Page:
Anaerobic digester sought to help fill 'infrastructure gap'

Sedimentation tanks are shown at a waste-water treatment plant in France where anaerobic digestion is used to produce methane. A project is currently underway to attempt to bring a digester to Sarnia-Lambton. (AFP PHOTO / FREDERICK FLORINFREDERICK FLORIN/AFP/Getty Images)

 

Efforts are underway to attract an anaerobic digester to Sarnia to turn nutrient-rich industrial waste water from bio-chemical plants into renewable natural gas.

 

Sandy Marshall, executive director of Bioindustrial Innovation Canada, said the government-funded agency is working with Comet Biorefining on a proposal to see an anaerobic digester built and operated in Sarnia. Comet plans to build a bio-refinery in Sarnia to turn corn and wheat stalks into sugar.

 

Marshall said the digester project could cost in the range of $20 million to $30 million and a request for proposals has been released to identify a potential owner-operator.

 

The deadline for proposals is the end of June.

 

“We look forward to working with the successful company to have them build a successful anaerobic digestion business here,” Marshall said.

 

Sarnia-Lambton can offer access to steam, power, water and skilled trades to the bio-chemistry companies the agency works to attract and support but “one of the things we’re missing is the ability to treat these really rich organic steams that come from bio-plants,” he said.

 

“They’re too rich to go into a traditional waste water plant.”

 

The waste water needs to pre-treated in an anaerobic digester and the agency has been trying for some years now to fill that “infrastructure gap” so the community can continue to attract new bio-chemical companies, Marshall said.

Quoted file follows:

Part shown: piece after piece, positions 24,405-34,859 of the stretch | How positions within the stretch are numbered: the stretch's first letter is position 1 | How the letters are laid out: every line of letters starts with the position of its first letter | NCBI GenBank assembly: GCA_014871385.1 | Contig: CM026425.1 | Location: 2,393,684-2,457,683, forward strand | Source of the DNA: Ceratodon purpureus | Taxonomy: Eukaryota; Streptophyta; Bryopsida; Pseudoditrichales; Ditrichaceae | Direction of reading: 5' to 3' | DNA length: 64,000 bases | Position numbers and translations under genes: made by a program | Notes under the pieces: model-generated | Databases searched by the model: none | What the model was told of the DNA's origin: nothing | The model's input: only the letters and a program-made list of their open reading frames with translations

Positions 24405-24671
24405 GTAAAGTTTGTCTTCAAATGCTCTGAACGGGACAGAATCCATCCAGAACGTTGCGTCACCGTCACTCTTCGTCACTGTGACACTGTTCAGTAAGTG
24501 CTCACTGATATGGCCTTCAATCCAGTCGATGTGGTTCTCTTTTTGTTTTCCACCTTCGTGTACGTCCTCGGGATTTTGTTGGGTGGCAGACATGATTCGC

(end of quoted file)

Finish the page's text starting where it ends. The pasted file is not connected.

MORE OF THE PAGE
“It’s just one more selling point for Sarnia-Lambton and the hybrid industry cluster.”

 

If an owner-operator for a digester can be found and a facility built, waste water from local bio-chemical plans would be pumped to the digester site and put into large tanks where bacteria breaks down the organics and turns them into methane, or renewable natural gas, Marshall said.

 

The digester could also take green bin material from municipal waste, as well as other sources of organic waste, to be ground up and all the non-organic material removed.

 

“And then, they basically make a very rich organic soup” which is fed into the tanks with the industrial waste water, Marshall said.

 

The renewable natural gas created is then purified so it can be delivered to customers such as Union Gas or TransAlta, and the “digestate” material left over can be used as “high-carbon fertilizer you can put back on farmland,” he said.

 

“This is the really cool part of the project.”

 

That material can return as fertilizer to farm fields where the process began when Comet used corn and wheat stalks as its feedstock, he said.

 

“It’s a great example of a circular economy,” Marshall said.

 

Sarnia Mayor Mike Bradley said the province is requiring some communities, including Sarnia, to begin green bin collection of organic waste in the coming years.

 

He said that when Sarnia looked at green bins a decade ago it found the system was “extremely expensive,” but the digester project could be an opportunity for the city.

 

“I think there’s an opportunity here for us to become directly part of the bio-fuels sector by being involved in something that gives us a benefit back,” Bradley said.

 

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